Make sure you know the difference between the verbs: steal and rob. The object of the verb ‘steal’ is the thing which is taken away, e.g. they stole my bike, whereas the object of the verb ‘rob’ is the person or place from which things are stolen, e.g. I was robbed last night. A masked man robbed the bank. ‘Steal’ is irregular: steal, stole, stolen.
The table below gives the names of some other types of crimes together with their associated verbs and the name of the person who commits the crimes.
All the verbs in the table above on the right are regular apart from set (set, set, set).
Here are some more useful verbs connected with crime and law. Note that many of them have particular prepositions associated with them.
– to commit a crime or an offence: to do something illegal
– to accuse someone of a crime: to say someone is guilty
– to charge someone with (murder): to bring someone to court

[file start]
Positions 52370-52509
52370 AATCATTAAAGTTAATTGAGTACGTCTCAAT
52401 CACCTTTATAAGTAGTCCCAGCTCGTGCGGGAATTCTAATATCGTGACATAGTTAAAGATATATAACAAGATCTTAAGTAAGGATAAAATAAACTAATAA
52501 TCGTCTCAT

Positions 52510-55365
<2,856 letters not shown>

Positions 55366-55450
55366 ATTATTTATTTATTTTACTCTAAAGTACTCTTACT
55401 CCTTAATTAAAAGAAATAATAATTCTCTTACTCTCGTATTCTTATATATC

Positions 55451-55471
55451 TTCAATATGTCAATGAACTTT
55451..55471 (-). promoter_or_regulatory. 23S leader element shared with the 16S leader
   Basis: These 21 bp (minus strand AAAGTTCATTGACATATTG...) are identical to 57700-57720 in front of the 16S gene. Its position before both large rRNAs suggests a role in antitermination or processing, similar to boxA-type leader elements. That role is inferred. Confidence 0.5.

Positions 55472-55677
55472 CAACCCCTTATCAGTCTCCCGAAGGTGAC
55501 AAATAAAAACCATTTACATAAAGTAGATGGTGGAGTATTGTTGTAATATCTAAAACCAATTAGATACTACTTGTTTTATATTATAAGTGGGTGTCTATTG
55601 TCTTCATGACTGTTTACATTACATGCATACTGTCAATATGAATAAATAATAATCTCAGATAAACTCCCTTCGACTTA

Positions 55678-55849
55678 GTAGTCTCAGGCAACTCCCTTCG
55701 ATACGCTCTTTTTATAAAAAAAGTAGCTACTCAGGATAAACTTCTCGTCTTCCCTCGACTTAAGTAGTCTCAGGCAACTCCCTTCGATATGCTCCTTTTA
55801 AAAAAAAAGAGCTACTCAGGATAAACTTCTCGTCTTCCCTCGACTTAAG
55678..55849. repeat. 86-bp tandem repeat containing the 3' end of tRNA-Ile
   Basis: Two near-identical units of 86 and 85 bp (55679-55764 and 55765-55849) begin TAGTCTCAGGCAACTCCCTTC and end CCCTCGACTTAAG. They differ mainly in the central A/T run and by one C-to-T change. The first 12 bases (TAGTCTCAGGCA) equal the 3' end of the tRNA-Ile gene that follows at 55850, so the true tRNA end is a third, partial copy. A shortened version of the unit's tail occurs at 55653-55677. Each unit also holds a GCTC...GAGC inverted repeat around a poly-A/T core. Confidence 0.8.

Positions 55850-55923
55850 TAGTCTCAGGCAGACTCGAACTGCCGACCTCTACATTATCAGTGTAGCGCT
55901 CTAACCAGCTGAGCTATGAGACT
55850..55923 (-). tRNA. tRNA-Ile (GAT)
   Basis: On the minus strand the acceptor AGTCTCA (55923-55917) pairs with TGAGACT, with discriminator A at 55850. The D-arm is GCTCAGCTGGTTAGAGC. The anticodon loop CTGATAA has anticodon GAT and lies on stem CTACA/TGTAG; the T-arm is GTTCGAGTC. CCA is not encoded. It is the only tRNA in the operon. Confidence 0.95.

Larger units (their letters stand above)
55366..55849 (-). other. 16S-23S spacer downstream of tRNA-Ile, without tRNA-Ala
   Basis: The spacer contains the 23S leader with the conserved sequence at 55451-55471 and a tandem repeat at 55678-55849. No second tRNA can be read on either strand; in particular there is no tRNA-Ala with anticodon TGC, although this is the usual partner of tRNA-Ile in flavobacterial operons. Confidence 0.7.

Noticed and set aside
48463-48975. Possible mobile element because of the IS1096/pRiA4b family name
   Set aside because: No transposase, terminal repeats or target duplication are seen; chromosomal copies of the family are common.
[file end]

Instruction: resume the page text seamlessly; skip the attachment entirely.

– to plead guilty or not guilty: to swear in court that one is guilty or otherwise.
– to defend/prosecute someone in court: to argue for or against someone in a trial
– to pass verdict on an accused person: to decide whether they are guilty or not
– to sentence someone to a punishment: what the judge does after a verdict of guilty
– to acquit an accused person of a charge: to decide in court that someone is not guilty (the opposite of to convict someone)
– to fine someone a sum of money: to punish someone by making them pay
– to send someone to prison: to punish someone by putting them in prison
– to release someone from prison/jail: to set someone free after a prison sentence
– to be tried: to have a case judged in court.
Here are some useful nouns.
– trial: the legal process in court whereby an accused person is investigated, or tried, and then found guilty or not guilty
– case: a crime that is being investigated
– evidence: information used in a court of law to decide whether the accused is guilty or not
– proof: evidence that shows conclusively whether something is a fact or not
– verdict: the decision: guilty or not guilty
– judge: the person who leads a trial and decides on the sentence
– jury: group of twelve citizens who decide whether the accused is guilty or not